Blog

Is Social Media a Beast That Needs to be Tamed?

Joe McKendrick
Insurance Experts' Forum, December 3, 2009

The social media revolution isn't just a lot of people connecting via Facebook, Twitter and other online services. Rather, the revolution is occurring within corporate walls as well. And this has profound implications for the way organizations are, well, organized.

Dr. Irving Wladawsky-Berger, formerly one of IBM's top innovators, recently hosted a panel discussion on the business and media impacts of social media at the University of Southern California's Annenberg School of Communications.

While much of the discussion focused on the impacts on the media business, there were a lot of takeaways for other types of information-intensive industries such as insurance. (The video of the panel covering the business implications can be seen here.)

 

As Melissa Cefkin, a research scientist at IBM, discussed, her company employs internal versions of social media that run on the company's own IT systems and offer a secure environment for business discussions.

“These technologies are invaluable to help people find each other, share information, communicate and learn,” she related. “If you think about it, that is the quintessential corporate challenge ... Businesses or organizations of any kind could be more effective if you can get effective knowledge sharing going on.  So why wouldn't you want to encourage that kind of knowledge sharing?”

However, as with any new disruptive force, there are risks with social media, she warned. “You do not want your employees out there … grumbling about the new project they are on. You don’t want them sharing IP.  You don't want them … in advance of the market, creating a potentially bad reputation for something that's about to launch … You want employees to be productive.”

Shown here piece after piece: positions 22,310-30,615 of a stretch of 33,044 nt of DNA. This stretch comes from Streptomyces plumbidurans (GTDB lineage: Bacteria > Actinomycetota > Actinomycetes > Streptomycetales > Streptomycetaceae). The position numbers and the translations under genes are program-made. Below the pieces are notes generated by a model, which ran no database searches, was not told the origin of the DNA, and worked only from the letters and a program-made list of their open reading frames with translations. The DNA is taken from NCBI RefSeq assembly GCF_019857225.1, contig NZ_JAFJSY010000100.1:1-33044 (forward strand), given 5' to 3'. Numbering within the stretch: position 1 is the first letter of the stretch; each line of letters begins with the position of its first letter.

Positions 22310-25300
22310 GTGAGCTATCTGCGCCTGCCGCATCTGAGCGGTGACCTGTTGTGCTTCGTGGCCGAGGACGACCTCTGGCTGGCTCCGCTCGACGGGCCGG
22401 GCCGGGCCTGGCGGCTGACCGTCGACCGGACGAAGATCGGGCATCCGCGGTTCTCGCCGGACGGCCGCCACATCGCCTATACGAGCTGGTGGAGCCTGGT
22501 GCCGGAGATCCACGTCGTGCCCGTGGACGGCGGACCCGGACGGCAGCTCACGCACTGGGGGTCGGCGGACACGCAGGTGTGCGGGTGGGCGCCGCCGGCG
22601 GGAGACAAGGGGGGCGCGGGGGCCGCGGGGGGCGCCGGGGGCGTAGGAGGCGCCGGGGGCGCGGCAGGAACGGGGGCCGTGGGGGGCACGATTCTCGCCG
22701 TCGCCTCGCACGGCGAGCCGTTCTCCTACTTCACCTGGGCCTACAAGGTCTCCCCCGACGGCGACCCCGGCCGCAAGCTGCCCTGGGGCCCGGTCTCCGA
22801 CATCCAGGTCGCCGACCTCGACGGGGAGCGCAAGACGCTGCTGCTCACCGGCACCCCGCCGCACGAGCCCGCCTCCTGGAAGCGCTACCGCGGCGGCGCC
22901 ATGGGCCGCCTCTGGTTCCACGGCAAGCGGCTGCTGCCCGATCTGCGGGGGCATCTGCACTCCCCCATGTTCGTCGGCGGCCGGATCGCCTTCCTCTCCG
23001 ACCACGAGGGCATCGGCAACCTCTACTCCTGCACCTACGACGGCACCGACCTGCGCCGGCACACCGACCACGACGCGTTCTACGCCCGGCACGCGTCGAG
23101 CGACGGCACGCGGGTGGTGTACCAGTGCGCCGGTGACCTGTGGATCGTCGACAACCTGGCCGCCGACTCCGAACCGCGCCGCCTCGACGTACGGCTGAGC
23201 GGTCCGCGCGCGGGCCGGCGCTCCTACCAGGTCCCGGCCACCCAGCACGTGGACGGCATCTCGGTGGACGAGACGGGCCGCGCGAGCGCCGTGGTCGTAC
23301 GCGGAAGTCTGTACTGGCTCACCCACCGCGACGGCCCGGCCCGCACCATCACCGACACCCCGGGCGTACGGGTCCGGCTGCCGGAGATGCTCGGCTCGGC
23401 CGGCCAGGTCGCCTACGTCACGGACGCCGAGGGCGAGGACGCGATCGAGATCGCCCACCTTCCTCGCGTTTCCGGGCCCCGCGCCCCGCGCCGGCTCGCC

She added that IBM—as well as other companies—constantly have to weigh the benefits of social media versus these potential downsides. “Is all this time spent … with these [social media] tools and in these different environments a productive use of employees' times and ways of interacting, or is it not?”

No doubt many insurers will be asking themselves the same questions in the months and years to come. Does your company encourage the use of social media, merely tolerate it, or even clamp down on it?

Joe McKendrick is an author, consultant, blogger and frequent INN contributor specializing in information technology.

Readers are encouraged to respond to Joe using the “Add Your Comments” box below. He can also be reached at joe@mckendrickresearch.com.

The opinions of bloggers on www.insurancenetworking.com do not necessarily reflect those of Insurance Networking News.

Comments (0)

Be the first to comment on this post using the section below.

Add Your Comments...

Already Registered?

If you have already registered to Insurance Networking News, please use the form below to login. When completed you will immeditely be directed to post a comment.

Forgot your password?

Not Registered?

You must be registered to post a comment. Click here to register.

Blog Archive

The Good, The Bad and The Ugly Of Enterprise BI

When IT can't deliver, business users build their own applications focusing on agility, flexibility and reaction times.

The IT-Savvy 10%

IBM survey reveals best practices of IT leaders.

The Software-Defined Health Insurer: Radical But Realistic?

Can a tech startup digitally assemble the pieces of a comprehensive, employer-provided health plan?

Data Governance in Insurance Carriers

As the insurance industry moves into a more data-centric world, data governance becomes more critical for ensuring the data is consistent, reliable and usable for analysis.

Fear This

Just days before this Issue, which contains our security cover story, went to press, we got some interesting news: 1.2 billion unique usernames and passwords and 542 million email addresses were reportedly stolen from 420,000 websites, according to The New York Times. The websites ranged from Fortune 500 companies down to small online retailers.

Should You Back Up Enterprise Data to the Cloud?

Six questions that need to be asked before signing on with an outside service.